The most divisive aspect of the game is bound to be the narrative and the way it’s presented. The first 4-5 hours of the game is front-loaded with exposition and world-building, which might turn off more impatient gamers. I would compare the pacing of this game to an art house film, in which much time is spent of creating atmosphere and mood. It picks up into a compelling and addicting gameplay loop after those first several hours, however, and once the player understands the concepts of the story, it becomes extremely intriguing to see it play out. Kojima has long been trying to fuse video games and movies together, and fans of one medium might not be fans of the other, so it ends up having a niche fan base. Video games tend to be company-driven affairs instead of auteur-driven and that is what makes Kojima’s games stand out. They feel like personal pieces of art, and those always ends up being divisive.
That being said, Death Stranding certainly isn’t perfect. It’s extremely self-indulgent, and without any editing Kojima can go off on some pretty wild tangents. The game mechanics could be explained a bit better; there are a lot of things dumped onto the player early on in the game that can be quite confusing, especially with the weird story details coming so fast and furious. On the positive side, the graphics and music are absolutely incredible. The character models and facial animations are some of the best the PS4 has to offer. Every once in a while there is a “set-piece” where atmospheric music will play as the player approaches a big city, and it’s a beautiful experience to slowly walk up to an expansive view with moody music accompanying the journey.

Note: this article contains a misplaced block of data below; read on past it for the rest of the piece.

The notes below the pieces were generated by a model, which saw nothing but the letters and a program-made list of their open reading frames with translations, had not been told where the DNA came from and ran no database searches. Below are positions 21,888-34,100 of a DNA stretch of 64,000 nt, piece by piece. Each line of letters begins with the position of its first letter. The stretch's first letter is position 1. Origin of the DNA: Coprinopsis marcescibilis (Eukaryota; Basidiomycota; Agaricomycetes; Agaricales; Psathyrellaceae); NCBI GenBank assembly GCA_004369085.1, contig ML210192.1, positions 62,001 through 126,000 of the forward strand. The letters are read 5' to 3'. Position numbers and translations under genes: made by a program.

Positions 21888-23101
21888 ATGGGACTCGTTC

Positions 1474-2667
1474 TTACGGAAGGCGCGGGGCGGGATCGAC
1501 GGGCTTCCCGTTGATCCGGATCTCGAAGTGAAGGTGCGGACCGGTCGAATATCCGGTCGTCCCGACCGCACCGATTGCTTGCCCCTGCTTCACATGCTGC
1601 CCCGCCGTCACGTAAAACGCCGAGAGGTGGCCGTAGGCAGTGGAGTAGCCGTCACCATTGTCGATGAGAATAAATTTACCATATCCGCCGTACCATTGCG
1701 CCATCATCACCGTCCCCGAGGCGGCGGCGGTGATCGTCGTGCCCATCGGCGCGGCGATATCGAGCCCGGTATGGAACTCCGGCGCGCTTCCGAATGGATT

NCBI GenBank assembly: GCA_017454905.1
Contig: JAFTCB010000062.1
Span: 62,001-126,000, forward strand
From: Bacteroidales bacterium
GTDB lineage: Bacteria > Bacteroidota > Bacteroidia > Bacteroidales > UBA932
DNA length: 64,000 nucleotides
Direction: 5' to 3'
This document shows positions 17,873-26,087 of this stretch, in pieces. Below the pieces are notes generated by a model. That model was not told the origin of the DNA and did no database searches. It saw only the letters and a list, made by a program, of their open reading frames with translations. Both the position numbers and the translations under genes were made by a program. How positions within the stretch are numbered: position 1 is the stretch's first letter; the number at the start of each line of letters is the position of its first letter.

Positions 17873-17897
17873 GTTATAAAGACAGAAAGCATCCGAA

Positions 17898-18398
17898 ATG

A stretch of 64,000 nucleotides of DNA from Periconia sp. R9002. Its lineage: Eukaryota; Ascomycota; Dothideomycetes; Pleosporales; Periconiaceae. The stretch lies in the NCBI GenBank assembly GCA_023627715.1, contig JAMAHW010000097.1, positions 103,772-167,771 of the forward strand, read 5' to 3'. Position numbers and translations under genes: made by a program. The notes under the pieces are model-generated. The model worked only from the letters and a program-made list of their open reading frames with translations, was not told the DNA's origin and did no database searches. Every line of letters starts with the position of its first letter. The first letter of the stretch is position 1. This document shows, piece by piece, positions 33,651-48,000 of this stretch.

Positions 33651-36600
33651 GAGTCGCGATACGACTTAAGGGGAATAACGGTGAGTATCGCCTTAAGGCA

Death Stranding will not be for everyone. It’s esoteric, bewildering, horrific, funny, slow paced, high concept, and it takes all the elements of video games and throws them to the wind. Kojima understands the mechanics and rules of gaming well enough to break them, and it’s refreshing to see an AAA game that has the balls to try something different. If one goes into this experience with an open mind, there is so much wonder to uncover. 4.5/5 Fetuses.